Election Diary: Win or Lose, a Historic Day for Us All

Once inside, we found our sign in table and signed our names. My daughter went first.  I watched with a weird mix of emotions as she closed the curtain to the voting booth;  the wistfulness that comes with seeing your child do something so grown up, and pride, because of how proud she was to cast her vote.

Reading through my Twitter updates,  it looks as if there are similar lines in just about every state.  Some polling places have a wait of 30 minutes, some seven hours.

What's important is that people are waiting.  The media keeps calling this an "historic election" and really, every election is historic. This one is different in the way it can -- rather, it will -- make history; either the first black president or first female vice-president will be elected.

It's different because it was the first time that the speed in which ideas were circulated and momentum gathered in campaigning makes the whole election cycle an interactive, rather than passive process for the voters.  There was a passion among the people gathered on line with me that I have never felt before.  That's what makes this one different and, to an extent, historic.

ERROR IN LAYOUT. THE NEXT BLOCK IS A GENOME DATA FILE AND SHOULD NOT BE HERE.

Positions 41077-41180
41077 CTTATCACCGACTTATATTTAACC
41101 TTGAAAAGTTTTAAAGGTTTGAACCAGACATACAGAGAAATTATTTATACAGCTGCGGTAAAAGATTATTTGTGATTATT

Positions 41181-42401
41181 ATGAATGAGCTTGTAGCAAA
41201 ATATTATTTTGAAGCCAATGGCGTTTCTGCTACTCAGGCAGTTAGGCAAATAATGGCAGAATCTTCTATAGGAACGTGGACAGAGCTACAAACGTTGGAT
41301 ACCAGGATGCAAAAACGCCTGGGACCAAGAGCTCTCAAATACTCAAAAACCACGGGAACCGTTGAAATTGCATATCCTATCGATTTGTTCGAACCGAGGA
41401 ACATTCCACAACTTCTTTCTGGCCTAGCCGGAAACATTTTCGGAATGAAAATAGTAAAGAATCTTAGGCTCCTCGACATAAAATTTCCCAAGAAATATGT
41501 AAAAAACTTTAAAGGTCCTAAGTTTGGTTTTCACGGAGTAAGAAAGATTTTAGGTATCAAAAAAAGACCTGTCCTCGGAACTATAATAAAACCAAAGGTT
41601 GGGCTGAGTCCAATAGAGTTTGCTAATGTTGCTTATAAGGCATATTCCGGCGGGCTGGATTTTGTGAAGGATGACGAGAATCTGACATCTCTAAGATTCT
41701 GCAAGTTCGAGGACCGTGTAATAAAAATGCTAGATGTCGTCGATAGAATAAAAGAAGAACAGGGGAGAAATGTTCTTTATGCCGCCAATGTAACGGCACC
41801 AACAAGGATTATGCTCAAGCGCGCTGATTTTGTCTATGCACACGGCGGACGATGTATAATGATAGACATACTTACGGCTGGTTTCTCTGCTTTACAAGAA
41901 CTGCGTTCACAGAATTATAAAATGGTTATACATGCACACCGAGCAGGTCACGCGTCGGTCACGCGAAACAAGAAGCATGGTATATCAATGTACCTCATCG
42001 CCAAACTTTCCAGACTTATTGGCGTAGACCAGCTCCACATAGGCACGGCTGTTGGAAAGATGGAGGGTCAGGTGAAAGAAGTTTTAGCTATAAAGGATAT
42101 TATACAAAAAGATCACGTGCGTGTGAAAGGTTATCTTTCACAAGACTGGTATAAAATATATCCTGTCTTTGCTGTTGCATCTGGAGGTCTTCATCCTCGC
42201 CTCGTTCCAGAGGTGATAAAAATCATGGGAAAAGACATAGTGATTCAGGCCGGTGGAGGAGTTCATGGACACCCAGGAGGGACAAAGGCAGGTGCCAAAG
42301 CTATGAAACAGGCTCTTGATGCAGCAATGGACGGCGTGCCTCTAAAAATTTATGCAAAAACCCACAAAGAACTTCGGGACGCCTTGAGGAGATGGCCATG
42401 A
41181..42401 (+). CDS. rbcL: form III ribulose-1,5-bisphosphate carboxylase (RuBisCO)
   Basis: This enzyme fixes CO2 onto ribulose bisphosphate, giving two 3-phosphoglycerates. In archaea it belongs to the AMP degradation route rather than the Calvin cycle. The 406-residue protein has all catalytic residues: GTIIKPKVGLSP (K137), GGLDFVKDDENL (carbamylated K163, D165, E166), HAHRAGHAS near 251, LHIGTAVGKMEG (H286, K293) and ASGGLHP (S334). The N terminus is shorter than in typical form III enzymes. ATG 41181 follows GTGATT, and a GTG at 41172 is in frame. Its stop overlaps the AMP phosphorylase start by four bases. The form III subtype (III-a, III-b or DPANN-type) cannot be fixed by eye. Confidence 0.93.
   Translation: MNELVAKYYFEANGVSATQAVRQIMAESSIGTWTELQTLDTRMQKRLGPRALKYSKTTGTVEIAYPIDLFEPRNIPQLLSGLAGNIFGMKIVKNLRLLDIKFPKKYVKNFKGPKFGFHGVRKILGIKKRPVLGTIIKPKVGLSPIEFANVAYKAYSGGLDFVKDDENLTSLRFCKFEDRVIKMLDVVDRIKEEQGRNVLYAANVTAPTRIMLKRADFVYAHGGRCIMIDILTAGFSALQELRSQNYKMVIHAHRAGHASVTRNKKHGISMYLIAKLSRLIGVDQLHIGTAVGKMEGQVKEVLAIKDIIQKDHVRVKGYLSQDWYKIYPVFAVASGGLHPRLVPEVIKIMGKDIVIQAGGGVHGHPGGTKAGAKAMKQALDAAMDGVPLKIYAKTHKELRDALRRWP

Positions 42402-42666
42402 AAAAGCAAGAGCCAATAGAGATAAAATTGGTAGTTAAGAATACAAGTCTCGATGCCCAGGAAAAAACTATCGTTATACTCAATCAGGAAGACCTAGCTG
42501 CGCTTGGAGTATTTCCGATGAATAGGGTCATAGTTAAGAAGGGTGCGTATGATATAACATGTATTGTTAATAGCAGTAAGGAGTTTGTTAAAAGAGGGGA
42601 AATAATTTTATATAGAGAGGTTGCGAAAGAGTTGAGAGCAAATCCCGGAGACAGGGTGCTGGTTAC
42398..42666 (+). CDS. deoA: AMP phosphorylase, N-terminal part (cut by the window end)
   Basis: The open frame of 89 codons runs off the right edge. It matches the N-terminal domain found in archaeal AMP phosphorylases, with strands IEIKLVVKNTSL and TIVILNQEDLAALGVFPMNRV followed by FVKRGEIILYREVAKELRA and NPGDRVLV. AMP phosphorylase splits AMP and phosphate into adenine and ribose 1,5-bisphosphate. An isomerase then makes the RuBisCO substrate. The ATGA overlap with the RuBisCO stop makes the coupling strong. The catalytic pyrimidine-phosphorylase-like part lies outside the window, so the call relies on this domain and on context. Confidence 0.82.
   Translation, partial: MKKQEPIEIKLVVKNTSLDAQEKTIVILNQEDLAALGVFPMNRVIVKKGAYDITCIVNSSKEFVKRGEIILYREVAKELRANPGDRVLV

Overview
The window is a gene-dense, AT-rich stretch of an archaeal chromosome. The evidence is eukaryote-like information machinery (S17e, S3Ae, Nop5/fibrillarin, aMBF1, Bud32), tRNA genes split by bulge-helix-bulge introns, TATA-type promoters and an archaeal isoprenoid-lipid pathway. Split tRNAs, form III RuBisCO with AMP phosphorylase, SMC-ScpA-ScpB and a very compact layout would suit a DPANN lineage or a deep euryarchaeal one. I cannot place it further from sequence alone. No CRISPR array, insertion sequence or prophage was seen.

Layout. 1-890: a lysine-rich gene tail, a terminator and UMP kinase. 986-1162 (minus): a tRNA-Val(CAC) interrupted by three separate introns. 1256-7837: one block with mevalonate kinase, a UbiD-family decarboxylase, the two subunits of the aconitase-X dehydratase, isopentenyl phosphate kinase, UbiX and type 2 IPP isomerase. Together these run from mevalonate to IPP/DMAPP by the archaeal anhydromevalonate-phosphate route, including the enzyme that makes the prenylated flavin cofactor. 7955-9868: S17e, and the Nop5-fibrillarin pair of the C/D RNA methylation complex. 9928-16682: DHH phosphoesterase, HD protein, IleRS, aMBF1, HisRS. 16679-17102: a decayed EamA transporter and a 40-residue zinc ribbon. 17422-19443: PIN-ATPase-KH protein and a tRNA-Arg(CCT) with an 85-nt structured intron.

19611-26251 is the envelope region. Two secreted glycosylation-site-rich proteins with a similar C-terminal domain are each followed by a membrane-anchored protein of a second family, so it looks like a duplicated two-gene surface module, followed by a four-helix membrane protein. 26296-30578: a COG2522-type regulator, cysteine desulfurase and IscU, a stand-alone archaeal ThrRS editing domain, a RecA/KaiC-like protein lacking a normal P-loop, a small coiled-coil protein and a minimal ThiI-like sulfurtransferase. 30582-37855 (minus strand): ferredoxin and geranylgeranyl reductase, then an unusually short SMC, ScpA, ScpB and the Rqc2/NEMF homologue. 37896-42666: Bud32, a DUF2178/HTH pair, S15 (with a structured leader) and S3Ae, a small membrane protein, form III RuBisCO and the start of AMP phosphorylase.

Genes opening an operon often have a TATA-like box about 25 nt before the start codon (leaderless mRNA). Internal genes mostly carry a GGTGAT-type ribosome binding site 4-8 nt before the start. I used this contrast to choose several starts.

When we stepped outside after voting, I asked my daughter how it felt.  She said "I thought my vote would feel insignificant. It doesn't. I feel so good about my choice and that makes it significant."

That's part of what makes this day great. No matter who you are voting for, whether your candidate wins or loses, if you are in a swing state or not: we are all part of the process.

Our vote means something, if not to the final tally, then to us, personally.  We can make our personal political statement in a private, yet profound way.  To watch my child be a part of that process is an overwhelming feeling. To stand in a long line outside a school with fellow citizens eagerly waiting to be a part of that process is to witness the most significant aspect of democracy in action.

UPDATE:

Before heading out to local polling places to get a feel for what's going on today to report on PJM, I checked out Twitter to get a feel for what's going on in other places and see if that palpable air of excitement is everywhere else, too. It seems it is, as both McCain and Obama supporters,